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      Advances in drug delivery via electrospun and electrosprayed nanomaterials


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          Electrohydrodynamic (EHD) techniques refer to procedures that utilize electrostatic forces to fabricate fibers or particles of different shapes with sizes in the nano-range to a few microns through electrically charged fluid jet. Employing different techniques, such as blending, surface modification, and coaxial process, there is a great possibility of incorporating bioactive such molecules as drugs, DNA, and growth factors into the nanostructures fabricated via EHD techniques. By careful selection of materials and processing conditions, desired encapsulation efficiency as well as preserved bioactivity of the therapeutic agents can be achieved. The drug-loaded nanostructures produced can be applied via different routes, such as implantation, injection, and topical or oral administration for a wide range of disease treatment. Taking advantage of the recent developments in EHD techniques like the coaxial process or multilayered structures, individually controlled delivery of multiple drugs is achievable, which is of great demand in cancer therapy and growth-factor delivery. This review summarizes the most recent techniques and postmodification methods to fabricate electrospun nanofibers and electrosprayed particles for drug-delivery applications.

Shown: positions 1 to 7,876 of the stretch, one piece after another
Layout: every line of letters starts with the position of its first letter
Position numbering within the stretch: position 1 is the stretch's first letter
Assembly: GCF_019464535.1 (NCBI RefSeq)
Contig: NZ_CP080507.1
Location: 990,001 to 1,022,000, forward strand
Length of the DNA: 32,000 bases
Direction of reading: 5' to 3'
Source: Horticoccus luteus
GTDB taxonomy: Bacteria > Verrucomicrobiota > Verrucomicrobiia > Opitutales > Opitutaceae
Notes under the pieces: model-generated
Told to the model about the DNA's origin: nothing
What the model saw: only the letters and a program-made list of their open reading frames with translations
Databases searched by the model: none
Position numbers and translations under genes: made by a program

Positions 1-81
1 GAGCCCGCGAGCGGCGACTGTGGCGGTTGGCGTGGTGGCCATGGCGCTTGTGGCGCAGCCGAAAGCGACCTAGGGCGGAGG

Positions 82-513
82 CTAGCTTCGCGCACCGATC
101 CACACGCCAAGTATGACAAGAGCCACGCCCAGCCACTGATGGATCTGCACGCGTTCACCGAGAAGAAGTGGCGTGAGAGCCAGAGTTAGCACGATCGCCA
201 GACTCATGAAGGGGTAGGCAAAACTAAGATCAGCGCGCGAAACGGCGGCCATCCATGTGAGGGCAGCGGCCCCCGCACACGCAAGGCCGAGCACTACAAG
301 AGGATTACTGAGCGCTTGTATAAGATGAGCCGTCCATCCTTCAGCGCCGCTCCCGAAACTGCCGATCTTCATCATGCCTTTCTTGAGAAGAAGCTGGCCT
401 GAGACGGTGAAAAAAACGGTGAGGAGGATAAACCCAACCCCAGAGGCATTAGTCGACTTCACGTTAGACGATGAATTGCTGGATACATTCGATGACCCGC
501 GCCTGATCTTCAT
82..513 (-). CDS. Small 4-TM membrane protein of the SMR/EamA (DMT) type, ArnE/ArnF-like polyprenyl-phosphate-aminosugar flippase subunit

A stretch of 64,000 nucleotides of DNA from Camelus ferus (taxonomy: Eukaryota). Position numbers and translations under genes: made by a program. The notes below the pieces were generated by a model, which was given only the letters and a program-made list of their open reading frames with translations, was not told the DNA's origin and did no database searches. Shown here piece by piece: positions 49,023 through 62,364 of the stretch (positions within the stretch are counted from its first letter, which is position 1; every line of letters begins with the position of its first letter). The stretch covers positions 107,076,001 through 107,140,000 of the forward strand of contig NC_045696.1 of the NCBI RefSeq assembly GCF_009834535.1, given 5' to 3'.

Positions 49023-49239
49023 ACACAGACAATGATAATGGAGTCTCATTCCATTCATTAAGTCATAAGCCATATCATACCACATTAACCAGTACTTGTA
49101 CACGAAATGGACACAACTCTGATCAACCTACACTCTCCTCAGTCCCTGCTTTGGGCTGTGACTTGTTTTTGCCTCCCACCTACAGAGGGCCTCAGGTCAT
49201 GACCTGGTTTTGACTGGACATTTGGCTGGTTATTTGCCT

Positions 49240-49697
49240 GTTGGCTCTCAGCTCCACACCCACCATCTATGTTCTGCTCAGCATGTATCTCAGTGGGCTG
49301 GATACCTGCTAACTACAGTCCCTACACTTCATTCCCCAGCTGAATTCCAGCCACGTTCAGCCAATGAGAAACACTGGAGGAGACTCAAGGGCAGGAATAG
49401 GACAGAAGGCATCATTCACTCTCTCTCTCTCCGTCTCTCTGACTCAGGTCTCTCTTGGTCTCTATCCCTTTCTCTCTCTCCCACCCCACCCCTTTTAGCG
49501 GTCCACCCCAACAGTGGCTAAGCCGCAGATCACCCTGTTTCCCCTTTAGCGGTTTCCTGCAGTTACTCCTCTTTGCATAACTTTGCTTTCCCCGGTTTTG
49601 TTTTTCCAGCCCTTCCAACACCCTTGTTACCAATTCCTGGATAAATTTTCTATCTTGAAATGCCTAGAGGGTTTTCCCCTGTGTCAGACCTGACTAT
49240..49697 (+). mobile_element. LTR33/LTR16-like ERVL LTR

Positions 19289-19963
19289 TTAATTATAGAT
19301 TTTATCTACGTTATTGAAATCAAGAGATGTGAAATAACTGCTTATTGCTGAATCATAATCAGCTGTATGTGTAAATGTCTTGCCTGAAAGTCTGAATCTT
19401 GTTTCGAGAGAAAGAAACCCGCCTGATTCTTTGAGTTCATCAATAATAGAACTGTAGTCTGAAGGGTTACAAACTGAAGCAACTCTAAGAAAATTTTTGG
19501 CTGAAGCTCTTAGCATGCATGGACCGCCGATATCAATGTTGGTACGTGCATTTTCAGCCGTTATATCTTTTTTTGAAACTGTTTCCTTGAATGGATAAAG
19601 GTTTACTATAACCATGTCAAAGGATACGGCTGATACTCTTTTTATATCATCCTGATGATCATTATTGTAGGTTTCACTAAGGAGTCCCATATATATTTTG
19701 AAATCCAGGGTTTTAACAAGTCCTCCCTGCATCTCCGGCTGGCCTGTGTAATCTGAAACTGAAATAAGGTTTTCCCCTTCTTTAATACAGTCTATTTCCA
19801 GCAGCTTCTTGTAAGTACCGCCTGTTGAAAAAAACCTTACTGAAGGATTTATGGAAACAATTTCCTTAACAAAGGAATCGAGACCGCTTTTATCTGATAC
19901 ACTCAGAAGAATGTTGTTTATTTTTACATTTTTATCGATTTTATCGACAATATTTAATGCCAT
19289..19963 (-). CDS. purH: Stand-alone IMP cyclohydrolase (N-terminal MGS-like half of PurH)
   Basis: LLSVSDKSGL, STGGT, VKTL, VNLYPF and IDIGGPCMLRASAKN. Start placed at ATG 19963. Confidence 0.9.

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          Transdermal drug delivery.

          Transdermal drug delivery has made an important contribution to medical practice, but has yet to fully achieve its potential as an alternative to oral delivery and hypodermic injections. First-generation transdermal delivery systems have continued their steady increase in clinical use for delivery of small, lipophilic, low-dose drugs. Second-generation delivery systems using chemical enhancers, noncavitational ultrasound and iontophoresis have also resulted in clinical products; the ability of iontophoresis to control delivery rates in real time provides added functionality. Third-generation delivery systems target their effects to skin's barrier layer of stratum corneum using microneedles, thermal ablation, microdermabrasion, electroporation and cavitational ultrasound. Microneedles and thermal ablation are currently progressing through clinical trials for delivery of macromolecules and vaccines, such as insulin, parathyroid hormone and influenza vaccine. Using these novel second- and third-generation enhancement strategies, transdermal delivery is poised to significantly increase its impact on medicine.
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            Current status and future potential of transdermal drug delivery.